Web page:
United States District Court, D. Colorado
KRISTEN L. MIX, Magistrate Judge.
This matter is before the Court on Plaintiff's Motion to Appoint Counsel [#62], on Plaintiff's Motion for Extension of Time-90 Days [#70], and on Plaintiff's Motion to Order Service of Process [#71].
Regarding the Motion to Appoint Counsel [#62], the Court has already once denied Plaintiff's request for the appointment of counsel [#24]; thus the Court construes the present request as a motion to reconsider. A motion for reconsideration "is an extreme remedy to be granted in rare circumstances." Brumark Corp. v. Samson Res. Corp., 57 F.3d 941, 944 (10th Cir. 1995). It is well-established in the Tenth Circuit that grounds for a motion to reconsider are limited to the following: "(1) an intervening change in the controlling law; (2) new evidence previously unavailable; and (3) the need to correct clear error or prevent manifest injustice." Servants of Paraclete v. Does, 204 F.3d 1005, 1012 (10th Cir. 2000) (citing Brumark, 57 F.3d at 948). Therefore, a motion to reconsider is "appropriate [only] where the court has misapprehended the facts, a party's position, or the controlling law." Id. Plaintiff does not argue that there has been an intervening change in the controlling law or that the Court should consider new, previously-unavailable evidence. Rather, he appears to argue that there is a need to correct clear error and prevent manifest injustice. However, Plaintiff provides no valid reason as to why the Court should reconsider its prior Order denying appointment of counsel. Although he describes in more detail the mental illnesses to which he previously alluded [#18], Plaintiff has already demonstrated his ability to litigate this case [#24]. Although mindful of the difficulties faced by pro se parties, courts and legislating bodies have made a distinction between civil and criminal cases regarding the necessity of counsel. See, e.g., Mallard, 490 U.S. at 301 (1989) ("Congress did not intend § 1915[(e] to license compulsory appointments of counsel...."); Custard v. Turner, No. 06-cv-01036-WYD-CBS, 2008 WL 4838564, at *1 (D. Colo. Nov. 6, 2008) (noting that the court is without statutory authority to commit federal funds to "require counsel to represent" an indigent civil litigant). Although there are extraordinary circumstances where fundamental due process concerns may demand that a plaintiff be provided with counsel, this Plaintiff's particular circumstances do not. Plaintiff chose to bring this civil action voluntarily knowing the limitations he would face due to his financial means, lack of legal training, and incarcerated status. To the extent that Plaintiff feels that he cannot bear the responsibility of pursuing his case at this time, he may voluntarily dismiss his case without prejudice pursuant to Fed.R.Civ.P. 41(a). However, while the case is pending, it remains Plaintiff's legal obligation to comply with the Federal Rules of Civil Procedure, the Local Rules in this District, and all orders of this Court. See Green v. Dorrell, 969 F.2d 915, 917 (10th Cir. 1992). Accordingly, based on the foregoing and the entire record in this case, Plaintiff's Motion to Appoint Counsel [#62] is denied.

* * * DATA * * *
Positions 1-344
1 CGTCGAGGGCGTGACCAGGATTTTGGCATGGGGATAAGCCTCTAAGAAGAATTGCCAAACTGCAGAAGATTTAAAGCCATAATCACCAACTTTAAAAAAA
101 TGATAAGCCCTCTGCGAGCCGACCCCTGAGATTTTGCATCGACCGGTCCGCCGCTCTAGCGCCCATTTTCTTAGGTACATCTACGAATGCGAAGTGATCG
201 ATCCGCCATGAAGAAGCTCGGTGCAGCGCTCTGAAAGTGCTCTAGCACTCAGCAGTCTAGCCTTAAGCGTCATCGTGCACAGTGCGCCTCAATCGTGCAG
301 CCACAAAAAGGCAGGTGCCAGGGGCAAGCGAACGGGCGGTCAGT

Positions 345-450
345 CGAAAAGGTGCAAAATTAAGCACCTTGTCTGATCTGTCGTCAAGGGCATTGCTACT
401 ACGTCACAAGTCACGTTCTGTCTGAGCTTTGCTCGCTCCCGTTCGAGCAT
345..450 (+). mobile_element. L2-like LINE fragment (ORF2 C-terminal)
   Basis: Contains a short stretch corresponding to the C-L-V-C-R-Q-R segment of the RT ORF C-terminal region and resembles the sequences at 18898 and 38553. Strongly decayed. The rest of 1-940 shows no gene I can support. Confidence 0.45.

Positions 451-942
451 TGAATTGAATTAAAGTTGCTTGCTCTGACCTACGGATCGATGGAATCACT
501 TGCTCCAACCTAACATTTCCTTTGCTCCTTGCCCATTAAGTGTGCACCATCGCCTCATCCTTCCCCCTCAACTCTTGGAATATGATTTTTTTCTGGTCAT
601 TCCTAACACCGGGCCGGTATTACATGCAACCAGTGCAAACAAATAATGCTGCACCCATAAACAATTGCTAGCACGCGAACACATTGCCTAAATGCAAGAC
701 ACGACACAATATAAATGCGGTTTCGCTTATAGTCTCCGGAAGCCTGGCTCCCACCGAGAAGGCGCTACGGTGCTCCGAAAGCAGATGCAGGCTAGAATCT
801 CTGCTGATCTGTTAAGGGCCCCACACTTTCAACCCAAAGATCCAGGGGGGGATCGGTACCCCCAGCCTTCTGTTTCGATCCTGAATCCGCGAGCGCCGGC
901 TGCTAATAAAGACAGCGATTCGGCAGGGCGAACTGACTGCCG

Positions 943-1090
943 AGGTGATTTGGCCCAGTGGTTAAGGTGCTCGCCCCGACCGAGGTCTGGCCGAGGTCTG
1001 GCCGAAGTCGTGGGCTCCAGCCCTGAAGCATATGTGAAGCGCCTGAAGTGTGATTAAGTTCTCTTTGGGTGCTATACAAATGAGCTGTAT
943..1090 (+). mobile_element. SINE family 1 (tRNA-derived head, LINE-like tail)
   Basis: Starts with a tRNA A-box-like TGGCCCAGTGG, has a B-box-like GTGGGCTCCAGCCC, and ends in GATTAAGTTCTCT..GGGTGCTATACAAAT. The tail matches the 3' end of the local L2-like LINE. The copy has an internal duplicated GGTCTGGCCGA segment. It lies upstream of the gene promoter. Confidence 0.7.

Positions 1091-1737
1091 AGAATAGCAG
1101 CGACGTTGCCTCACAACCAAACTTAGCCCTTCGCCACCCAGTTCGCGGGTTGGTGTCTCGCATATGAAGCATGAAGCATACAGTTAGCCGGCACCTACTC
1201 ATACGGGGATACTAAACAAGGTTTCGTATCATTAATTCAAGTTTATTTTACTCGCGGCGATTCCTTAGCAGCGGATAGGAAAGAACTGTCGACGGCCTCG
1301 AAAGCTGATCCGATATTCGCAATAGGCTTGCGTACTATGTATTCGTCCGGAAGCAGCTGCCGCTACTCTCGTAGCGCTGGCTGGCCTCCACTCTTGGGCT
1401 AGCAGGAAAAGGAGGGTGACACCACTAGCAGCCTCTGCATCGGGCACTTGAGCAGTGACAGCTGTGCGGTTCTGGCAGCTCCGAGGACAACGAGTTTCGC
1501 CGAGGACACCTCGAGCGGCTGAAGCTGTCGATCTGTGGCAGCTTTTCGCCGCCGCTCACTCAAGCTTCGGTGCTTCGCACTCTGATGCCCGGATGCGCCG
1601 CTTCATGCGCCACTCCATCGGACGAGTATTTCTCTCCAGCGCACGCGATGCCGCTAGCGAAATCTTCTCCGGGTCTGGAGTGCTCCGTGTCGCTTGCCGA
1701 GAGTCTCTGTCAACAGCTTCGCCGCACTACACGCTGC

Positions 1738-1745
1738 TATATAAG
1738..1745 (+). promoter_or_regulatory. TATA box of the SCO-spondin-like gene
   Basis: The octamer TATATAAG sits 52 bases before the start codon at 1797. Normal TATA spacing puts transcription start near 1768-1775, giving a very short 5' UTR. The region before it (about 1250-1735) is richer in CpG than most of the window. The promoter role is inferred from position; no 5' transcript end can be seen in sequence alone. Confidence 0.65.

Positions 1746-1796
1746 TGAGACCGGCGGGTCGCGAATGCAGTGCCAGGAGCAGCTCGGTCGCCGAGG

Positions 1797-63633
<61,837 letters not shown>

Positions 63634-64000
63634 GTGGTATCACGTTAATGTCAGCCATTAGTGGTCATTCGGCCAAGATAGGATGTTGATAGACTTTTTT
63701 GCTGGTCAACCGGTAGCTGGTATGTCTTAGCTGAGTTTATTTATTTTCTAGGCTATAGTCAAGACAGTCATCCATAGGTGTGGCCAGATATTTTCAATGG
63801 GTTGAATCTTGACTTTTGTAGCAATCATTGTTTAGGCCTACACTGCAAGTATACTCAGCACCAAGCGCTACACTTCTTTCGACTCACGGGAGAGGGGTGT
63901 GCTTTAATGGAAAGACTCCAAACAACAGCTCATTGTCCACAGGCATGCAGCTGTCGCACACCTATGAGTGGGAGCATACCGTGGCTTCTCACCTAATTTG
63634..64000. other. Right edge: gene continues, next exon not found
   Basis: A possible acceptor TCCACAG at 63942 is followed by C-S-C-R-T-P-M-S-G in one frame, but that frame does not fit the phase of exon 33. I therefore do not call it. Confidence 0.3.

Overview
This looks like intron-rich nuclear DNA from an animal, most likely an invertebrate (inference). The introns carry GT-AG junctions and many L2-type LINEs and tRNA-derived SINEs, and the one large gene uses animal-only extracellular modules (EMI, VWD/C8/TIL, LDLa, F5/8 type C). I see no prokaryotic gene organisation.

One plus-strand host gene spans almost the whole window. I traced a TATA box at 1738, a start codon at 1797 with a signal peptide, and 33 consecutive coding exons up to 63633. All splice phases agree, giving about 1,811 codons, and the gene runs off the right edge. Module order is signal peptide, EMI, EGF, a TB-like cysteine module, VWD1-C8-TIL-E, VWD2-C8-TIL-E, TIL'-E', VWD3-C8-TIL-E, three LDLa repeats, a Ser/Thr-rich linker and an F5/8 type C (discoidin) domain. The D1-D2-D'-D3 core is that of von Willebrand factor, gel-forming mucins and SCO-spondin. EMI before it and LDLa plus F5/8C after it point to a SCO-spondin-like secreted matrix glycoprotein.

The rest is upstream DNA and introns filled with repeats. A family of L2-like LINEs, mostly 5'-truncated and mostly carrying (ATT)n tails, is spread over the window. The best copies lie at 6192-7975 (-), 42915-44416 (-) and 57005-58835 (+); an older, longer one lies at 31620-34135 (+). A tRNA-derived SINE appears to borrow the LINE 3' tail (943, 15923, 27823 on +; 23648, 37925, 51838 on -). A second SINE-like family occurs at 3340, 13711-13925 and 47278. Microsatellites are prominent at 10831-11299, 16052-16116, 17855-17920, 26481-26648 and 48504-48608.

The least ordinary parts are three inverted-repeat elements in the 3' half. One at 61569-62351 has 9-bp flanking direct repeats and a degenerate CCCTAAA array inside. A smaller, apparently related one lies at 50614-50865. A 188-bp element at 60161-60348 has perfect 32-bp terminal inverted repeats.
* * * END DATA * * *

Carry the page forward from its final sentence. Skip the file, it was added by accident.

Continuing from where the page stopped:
Regarding the Motion for Extension of Time-90 Days [#70], Plaintiff seeks a 90-day extension of time in which to respond to Defendant Sara Jurgens' Motion to Dismiss [#69]. Plaintiff has since filed a Response [#77] to the Motion to Dismiss [#69], which was timely filed within the period allowed by D.C.COLO.LCivR 7.1(d). Accordingly, the Motion for Extension of Time-90 Days [#70] is denied as moot.
Regarding the Motion to Order Service of Process [#71], Plaintiff asks the Court to serve Defendants Tina Samper and Renee Hammel at the Van Cise-Simonet Detention Center, 490 W. Colfax, Denver, CO 80204. However, the United States Marshal has recently attempted to serve them both at this address, as previously requested by Plaintiff [#56], and on March 12, 2014, the Marshal was informed that the "[s]ubject[s] [are] no longer employed at this location. Current whereabouts are unknown." [#64, #65]. Although Plaintiff asserts that he has seen these Defendants "performing their job duties" and that he believes they "are avoiding court procedures, " these statements are insufficient bases on which the Court can order the United States Marshal to attempt to serve the same Defendants at the same location at which service was attempted within the last three months. Accordingly, the Motion to Order Service of Process [#71] is denied.
Based on the foregoing,
IT IS HEREBY ORDERED that the Motion to Appoint Counsel [#62] is DENIED.
IT IS FURTHER ORDERED that the Motion for Extension of Time-90 Days ...